The indie publishing house Corylus Books specialises in discovering unique voices in crime fiction from various countries, then diligently translates the authors’ novels into English. Jónína Leosdóttir is the latest distinctive crime writer Corylus has found, and the third from Iceland, following Sólveig Pálsdóttir and Óskar Gudmundsson.
Jónína’s novel Deceit has just hit the shelves – her first to be translated into English, but by no means her first novel. A journalist and a biographer, she has had 20 books published in Iceland and seven of them are crime novels. Deceit introduces Adam and Soffia, a man and wife who have gone their separate ways but who are forced together again by a case Soffía is struggling with as a Reykjavik detective. In the middle of COVID, someone is sabotaging minimart fruit with hidden sharp objects.
There remains a lot of interest in Nordic noir and for those who’ve been bitten by that chilly bug Jónína is a fascinating author to discover. As well as writing about crime, she’s documented her relationship with her wife, a well-known Icelandic politician, which survived for 15 years in the closet. In one way or another, she always writes about relationships, so we asked Jónína to tell us more about Deceit and her approach to writing.
What do you think crime fiction lovers will love about Deceit?
I hope they will like the fact that it is character driven and doesn’t really fit snugly into a certain crime genre. One of my two protagonists is a cop, but it’s not a police procedural, and although it’s not too bloody, it’s not cosy crime either.
Can you tell us a little more about Soffía and Adam and how you developed them?
I wanted to create a crime-solving duo who were complete opposites, so some sparks would fly. Thus, a polite British ex pat and an Icelandic straight talking, slightly butch, cop fit the bill perfectly. And to get even more sparks, I made them a divorced couple who had very different attitudes to mingling with other people at the start of the pandemic in 2020.
What are they up against in the novel and who are the bad guys?
First, they are only up against finding some prankster who sticks needles into fruit in a small shop. But, oh, how that will escalate! There is also a murderous sub-plot. And the bad guys may have a good side, just as the good guys might have a bad side.
Some authors haven’t included COVID in their books – what made you decide to do so?
The pandemic – before there were any jabs available – simply fitted perfectly to make a tense and tight situation even more tense and tight.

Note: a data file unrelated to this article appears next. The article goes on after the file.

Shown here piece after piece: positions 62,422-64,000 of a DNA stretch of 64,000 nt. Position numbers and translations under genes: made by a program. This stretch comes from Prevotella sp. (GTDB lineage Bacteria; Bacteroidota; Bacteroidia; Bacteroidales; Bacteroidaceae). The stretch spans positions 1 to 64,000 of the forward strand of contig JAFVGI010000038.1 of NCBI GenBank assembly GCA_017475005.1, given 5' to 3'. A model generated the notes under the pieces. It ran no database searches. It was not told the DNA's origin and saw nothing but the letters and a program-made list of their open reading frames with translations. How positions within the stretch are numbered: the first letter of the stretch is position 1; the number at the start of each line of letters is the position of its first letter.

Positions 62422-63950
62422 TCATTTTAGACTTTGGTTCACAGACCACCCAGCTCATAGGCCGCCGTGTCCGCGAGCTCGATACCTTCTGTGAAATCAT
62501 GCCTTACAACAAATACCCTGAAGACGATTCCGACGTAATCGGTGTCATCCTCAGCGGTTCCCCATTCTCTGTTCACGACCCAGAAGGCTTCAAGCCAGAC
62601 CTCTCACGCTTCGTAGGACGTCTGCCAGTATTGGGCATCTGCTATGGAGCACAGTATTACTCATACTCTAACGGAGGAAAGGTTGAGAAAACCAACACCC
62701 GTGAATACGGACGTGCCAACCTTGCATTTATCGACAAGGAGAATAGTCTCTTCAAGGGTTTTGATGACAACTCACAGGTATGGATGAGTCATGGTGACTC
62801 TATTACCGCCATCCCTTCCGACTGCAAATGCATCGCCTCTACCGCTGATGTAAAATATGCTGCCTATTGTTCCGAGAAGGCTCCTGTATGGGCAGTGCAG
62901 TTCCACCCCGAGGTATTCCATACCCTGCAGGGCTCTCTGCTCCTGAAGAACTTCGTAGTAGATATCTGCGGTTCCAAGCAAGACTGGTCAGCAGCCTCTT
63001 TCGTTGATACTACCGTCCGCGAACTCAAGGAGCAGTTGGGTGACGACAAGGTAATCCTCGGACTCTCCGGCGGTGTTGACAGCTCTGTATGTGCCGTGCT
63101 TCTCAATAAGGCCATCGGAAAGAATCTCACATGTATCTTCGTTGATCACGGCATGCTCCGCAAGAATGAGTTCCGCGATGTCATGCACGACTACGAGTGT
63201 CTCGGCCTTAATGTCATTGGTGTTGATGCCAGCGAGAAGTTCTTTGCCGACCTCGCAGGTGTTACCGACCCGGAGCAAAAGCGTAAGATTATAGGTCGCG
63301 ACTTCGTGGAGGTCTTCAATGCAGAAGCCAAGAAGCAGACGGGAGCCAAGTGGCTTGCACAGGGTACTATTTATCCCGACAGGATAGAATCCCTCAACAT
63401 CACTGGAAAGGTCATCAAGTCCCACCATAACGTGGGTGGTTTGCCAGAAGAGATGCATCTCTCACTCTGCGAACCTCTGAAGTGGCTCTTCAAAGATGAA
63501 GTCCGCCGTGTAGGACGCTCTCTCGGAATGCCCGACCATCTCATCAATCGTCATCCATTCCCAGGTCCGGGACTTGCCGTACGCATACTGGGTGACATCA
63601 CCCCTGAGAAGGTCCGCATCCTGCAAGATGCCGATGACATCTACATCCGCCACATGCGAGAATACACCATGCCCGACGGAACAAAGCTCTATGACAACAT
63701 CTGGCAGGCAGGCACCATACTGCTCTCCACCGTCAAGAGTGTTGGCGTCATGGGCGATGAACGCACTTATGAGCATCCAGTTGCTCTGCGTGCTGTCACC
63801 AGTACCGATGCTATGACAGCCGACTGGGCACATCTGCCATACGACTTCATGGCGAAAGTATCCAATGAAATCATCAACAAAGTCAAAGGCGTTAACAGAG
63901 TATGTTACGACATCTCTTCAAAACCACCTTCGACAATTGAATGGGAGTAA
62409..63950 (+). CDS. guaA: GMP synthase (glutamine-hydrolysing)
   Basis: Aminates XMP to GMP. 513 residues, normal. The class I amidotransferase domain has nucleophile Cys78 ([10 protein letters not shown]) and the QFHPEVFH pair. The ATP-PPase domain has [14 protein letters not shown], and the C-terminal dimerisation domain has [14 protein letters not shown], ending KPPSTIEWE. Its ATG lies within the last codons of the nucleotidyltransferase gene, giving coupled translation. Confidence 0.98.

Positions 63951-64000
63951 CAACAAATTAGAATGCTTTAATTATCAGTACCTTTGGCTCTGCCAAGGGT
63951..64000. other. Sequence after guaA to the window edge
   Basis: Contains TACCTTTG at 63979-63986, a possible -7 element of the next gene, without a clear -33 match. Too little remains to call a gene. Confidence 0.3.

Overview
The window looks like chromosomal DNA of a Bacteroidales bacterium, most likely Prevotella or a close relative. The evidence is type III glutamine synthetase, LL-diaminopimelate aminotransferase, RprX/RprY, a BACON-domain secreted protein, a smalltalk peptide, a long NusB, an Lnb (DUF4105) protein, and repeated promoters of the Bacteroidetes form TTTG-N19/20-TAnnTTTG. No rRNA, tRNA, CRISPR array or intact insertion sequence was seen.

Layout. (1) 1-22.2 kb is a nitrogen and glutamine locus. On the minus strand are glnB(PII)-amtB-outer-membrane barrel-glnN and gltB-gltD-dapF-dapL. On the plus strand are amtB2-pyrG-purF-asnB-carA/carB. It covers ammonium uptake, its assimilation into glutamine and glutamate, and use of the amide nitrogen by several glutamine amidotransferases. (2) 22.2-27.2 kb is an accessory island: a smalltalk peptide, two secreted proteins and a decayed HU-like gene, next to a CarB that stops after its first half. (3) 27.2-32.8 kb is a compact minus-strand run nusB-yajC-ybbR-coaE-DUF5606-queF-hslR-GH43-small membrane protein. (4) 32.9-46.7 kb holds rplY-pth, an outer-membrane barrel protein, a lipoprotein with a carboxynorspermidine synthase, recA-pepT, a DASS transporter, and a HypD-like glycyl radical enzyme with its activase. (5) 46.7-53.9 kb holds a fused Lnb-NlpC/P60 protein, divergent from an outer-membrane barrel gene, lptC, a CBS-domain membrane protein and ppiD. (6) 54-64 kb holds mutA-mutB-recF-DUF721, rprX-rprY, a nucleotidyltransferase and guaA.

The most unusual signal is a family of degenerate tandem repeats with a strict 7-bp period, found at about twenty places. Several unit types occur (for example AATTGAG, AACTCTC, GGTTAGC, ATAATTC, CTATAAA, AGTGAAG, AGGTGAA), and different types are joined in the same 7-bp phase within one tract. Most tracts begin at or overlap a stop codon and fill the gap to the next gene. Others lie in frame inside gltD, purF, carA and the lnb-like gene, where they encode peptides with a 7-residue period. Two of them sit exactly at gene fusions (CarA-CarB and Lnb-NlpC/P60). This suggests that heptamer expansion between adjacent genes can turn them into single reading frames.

Where did the idea of deadly needles in food come from?
I had read about such cases in the media a few times and this behaviour intrigued me. It is, in fact, terrorism… inflicting hurt on random, innocent people.
How was the novel received in Iceland and has anything been altered for English-speaking audiences in translation?
Deceit was extremely well received here, but some readers missed the protagonist from my first series – that’s a feisty lady in her late-60s called Edda. You could call her a modern, Icelandic Miss Marple and she has many admirers who want me to ditch Adam and Soffía for more novels about her.
Nothing has been altered in the translation.
What are the advantages and disadvantages of setting a book in Iceland, with its low crime rate and so on?
Iceland has a lot of advantages as a setting – especially the darkness, the cold, the tiny population and the fact that criminals cannot easily escape from an island. And in spite of having written seven crime novels, I don’t think I’ve added a huge amount to the body count in Iceland. There are other ways to harm people than to kill them, if you see what I mean.
Who are some of your crime-writing influences?
I mostly read British crime novels and some of my favourites are Ann Cleeves, Sophie Hannah, Clare Mackintosh and Nicci French, whose latest novel I’m just about to finish now.
What’s next for Jónína, and what’s next for Soffía and Adam, in the English speaking world at least?
The second novel about Soffía and Adam was published in Iceland in early October, so it is ready for translation if UK readers want more. My project for 2023 is a third novel about the ex-couple, and then, maybe, I will give in to pressure and write another book about Edda.
Translated by Corylus co-founder Quentin Bates, Deceit is available now – use the buttons below if you decide to try it.